From 1973 until 1990, I worked for a major retailer, one of the "Big Three" at the time. Walmart's dominance of the retail scene was still a few years off; they were buying up Big K stores. We'd never even heard of Target. As a buyer of men's apparel, we carried a mens oxford cloth dress shirt that sold for $18 and was made in Pennsylvania. That shirt is now $15 and is listed as "imported." The first TV I ever bought was a 19" color model in 1976. It cost me $299, on sale from $369.99. Now for $300 you can buy a 32" 1080p LCD and it's High Definition! Here is my point. Except for glass, all picture framing materials come from forest products- wood. Regardless of where the materials come from the cost goes up every year. 20 years ago, few people questioned the price of framing. Now, everyone does. Everything is relative. My shirt was $18 in 1990 and my framing was $150. Today my shirt is $15 and my framing is probably $250-$300.  In the early 90's there were roughly 24,000 custom picture framing shops. Today, there are about 8,000 (according to one of my framing sales reps). It's not an easy business to be in and there are rarely new ones opening, but for those of us still doing it, it's incredibly gratifying.  It's a business where you make friends of your customers rather than making customers of your friends. What do you think will happen if the local frame shops disappear? There is no Chinese alternative.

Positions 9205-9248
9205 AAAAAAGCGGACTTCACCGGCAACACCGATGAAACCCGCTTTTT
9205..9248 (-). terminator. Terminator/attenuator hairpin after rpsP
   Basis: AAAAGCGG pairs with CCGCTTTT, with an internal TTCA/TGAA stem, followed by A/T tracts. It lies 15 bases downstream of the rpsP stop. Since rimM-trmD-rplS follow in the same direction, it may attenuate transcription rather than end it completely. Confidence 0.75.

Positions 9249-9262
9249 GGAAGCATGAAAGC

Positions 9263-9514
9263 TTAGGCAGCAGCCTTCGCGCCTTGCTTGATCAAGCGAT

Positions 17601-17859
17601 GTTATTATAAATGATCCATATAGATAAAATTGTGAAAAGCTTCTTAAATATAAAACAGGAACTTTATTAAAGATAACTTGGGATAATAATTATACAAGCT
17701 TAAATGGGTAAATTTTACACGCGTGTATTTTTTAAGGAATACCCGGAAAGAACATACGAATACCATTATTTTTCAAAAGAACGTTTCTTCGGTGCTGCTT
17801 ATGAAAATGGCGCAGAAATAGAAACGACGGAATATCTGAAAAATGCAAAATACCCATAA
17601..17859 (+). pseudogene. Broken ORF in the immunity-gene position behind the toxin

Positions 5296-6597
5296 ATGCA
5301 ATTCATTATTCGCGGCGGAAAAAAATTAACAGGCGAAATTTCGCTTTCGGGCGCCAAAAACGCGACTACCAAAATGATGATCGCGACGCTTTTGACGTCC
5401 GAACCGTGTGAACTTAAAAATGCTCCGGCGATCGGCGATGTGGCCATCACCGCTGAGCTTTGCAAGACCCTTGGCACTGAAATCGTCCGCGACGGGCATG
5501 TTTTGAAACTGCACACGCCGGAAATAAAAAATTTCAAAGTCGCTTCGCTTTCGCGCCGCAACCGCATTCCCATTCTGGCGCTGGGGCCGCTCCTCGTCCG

Friday, July 27, 2012

Sad Day/Happy Day

Sad is the day we lose a pet/happy is the day we are able to save the memory of our furry friend forever. I say this not as much as a pitch for framing as much as to add to the memory and recollection of Boomer. Boomer was my friend, Keith's companion for 15 years. 15 years is (hopefully) such a drop in the bucket of our own lifetime, but start to finish for our pets. They never say, "I wish I could live longer", "not today", "I"ll get around to it." See you later, Boomer.